Gelley, Isabella (nee Hall) (1845-1911)

Primitive Methodist Magazine 1912

Transcription of obituary published in the Primitive Methodist Magazine by John Hallam

The large concourse of ministers, representatives of the Thornley Circuit, and personal friends which assembled in the Thornley Church on Sunday, October 8th, and afterwards in the Wheatley Hill Cemetery, showed the great respect and love borne towards the late Mrs. Gelley and also their profound sympathy with the bereaved husband (Rev. William Gelley) and his family. 

It is now nearly fifty years since the writer made her acquaintance. She was then young and charming, with a clear, bright eye and an intelligent face. There were finely blended in her reserve and frankness, quietude and earnest, joyous service. She won the friendship of everyone by her delicate maiden modesty. 

Very early in life she showed religious inclinations, ultimately attending our church at Filling, near Gateshead. When Windy Nook, the village in which she lived, was missioned by our people, she was one of the first members, and also joined the choir. It is forty-seven years since she married William Gelley, then a local preacher living in Gateshead. When he was called by the owners of Ryhope Colliery to do the work of an evangelist among their workmen, she shared the mission work with him—a work rarely, if ever, excelled in the North of England. After this, when the successful evangelist was called into the regular ministry as a married man with two children, it was for Mrs. Gelley to solve the problem how, with the scanty allowance made in such cases, she must keep her husband in ministerial garb and meet the needs of her home and children. 

With a splendid heroism she bore the burden, never, either during his probation or afterwards, troubling her husband with financial cares. It was, in fact, in the home that her character and piety found their true sphere. While working for the churches over which her husband was placed, she brought up a large family of sons and daughters on whom she bestowed loving care and devotion. To promote their welfare was her great ambition, and she did it nobly. Her children still call her blessed.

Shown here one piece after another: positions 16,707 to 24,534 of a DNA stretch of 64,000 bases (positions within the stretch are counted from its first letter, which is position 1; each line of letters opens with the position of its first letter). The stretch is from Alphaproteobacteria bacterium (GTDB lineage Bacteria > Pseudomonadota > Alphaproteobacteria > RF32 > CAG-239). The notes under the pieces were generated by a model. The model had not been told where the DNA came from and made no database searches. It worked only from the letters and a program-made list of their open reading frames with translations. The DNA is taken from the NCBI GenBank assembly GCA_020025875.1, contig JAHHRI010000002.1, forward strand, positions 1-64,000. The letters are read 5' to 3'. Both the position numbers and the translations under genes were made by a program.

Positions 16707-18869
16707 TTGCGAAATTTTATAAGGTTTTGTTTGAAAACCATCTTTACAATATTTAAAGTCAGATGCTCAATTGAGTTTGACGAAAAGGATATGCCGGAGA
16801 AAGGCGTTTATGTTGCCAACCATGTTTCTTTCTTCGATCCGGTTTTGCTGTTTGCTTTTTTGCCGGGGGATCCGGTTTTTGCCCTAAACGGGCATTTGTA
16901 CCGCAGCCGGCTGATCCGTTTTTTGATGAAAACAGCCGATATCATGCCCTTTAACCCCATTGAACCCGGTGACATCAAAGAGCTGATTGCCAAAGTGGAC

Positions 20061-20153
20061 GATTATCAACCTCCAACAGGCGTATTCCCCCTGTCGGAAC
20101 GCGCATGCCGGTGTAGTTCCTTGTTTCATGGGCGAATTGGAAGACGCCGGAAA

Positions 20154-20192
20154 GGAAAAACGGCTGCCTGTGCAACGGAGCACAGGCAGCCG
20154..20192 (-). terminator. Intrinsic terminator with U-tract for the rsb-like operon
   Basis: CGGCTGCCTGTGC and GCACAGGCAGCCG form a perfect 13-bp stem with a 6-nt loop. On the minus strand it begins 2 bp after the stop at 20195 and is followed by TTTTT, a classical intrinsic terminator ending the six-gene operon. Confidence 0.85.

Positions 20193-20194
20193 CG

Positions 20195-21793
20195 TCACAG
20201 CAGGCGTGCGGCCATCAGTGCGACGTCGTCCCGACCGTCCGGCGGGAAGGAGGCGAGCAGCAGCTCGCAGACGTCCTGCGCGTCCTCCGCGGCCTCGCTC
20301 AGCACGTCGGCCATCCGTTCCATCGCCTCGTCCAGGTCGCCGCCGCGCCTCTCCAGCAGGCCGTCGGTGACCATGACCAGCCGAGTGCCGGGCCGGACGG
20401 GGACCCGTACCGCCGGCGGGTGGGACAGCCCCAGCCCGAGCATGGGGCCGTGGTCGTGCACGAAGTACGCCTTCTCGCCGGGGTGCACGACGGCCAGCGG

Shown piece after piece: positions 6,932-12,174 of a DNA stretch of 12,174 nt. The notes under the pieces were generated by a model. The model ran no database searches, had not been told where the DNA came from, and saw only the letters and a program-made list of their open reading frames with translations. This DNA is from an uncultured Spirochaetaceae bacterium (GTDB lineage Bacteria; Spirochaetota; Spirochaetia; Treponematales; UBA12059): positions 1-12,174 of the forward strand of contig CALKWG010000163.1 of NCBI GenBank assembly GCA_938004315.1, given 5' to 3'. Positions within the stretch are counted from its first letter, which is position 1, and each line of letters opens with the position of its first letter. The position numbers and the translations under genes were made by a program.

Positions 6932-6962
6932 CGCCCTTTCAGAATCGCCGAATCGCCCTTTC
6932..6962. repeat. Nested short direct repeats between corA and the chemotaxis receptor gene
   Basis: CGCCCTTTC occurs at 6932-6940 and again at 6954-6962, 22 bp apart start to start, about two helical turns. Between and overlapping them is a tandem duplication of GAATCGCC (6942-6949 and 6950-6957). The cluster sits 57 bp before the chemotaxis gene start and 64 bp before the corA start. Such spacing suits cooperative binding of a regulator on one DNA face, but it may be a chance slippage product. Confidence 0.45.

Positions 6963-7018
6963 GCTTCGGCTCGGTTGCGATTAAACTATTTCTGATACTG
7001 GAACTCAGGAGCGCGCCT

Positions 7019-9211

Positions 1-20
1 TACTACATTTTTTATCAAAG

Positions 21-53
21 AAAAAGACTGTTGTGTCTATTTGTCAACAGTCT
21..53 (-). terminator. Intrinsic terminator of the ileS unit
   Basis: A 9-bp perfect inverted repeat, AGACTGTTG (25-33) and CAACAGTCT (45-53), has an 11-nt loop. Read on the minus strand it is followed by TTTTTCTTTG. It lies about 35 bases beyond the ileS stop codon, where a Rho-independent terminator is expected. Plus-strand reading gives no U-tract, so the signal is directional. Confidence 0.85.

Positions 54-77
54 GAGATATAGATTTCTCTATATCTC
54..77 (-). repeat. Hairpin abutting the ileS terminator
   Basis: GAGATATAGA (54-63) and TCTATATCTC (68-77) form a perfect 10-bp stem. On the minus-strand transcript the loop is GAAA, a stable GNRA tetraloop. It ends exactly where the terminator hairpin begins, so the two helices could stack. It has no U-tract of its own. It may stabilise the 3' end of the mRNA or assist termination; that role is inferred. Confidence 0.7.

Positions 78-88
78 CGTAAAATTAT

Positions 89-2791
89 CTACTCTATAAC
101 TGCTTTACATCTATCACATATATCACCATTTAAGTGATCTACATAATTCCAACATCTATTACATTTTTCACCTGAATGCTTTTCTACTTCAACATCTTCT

Her illness came as a terrible surprise. Her agony at times was indescribable, but she was brave and patient. Though never highly demonstrative in her religious emotions, her faith failed not, and as her husband prayed with her, her heart went out in full trust in the Saviour. When free from the more severe pain she sang old hymns to the old tunes of her girlhood, among her favourites being:— “Jesus, the very thought of Thee,” and “Am I a soldier of the cross?” A few days before her death Mr. Gelley said to her:— “If you have full trust and feel that Christ is your Saviour, put up your hand.” She was too weak to speak, but up went the hand as the last testimony of her living faith, and in that faith on the morning of October 5th, 1911, she passed away like a child falling asleep.


Isabella was born in 1845 at Windy Nook, nr. Gateshead, Co. Durham. I have not been able to identify her parents in online records.

She married William Gelley (1843-1931) in late 1864 at Gateshead, Co Durham. Census returns identify nine of twelve children.

  • Ellen (b1866)
  • Emily (1870-1947) – married Joseph Henry Wood, a fish, game and poultry dealer (1911)
  • William (1872-1929) – a cabinet maker (1911)
  • John (1873-1951) – a retail furniture salesman (1911)
  • Nathaniel (1877-1944) – an invoice clerk (1901)
  • Irene (1879-1960) – married Frederick Evans, an assurance agent (1911)
  • Ethel (1880-1881)
  • Trevelyan (1883-1943) – a mechanical engineer (1901)
  • Ethel May (b1886)

Isabella died on 5 October 1911 at Thornley, Co. Durham.


Primitive Methodist Magazine 1912/325

Census Returns and Births, Marriages & Deaths Registers

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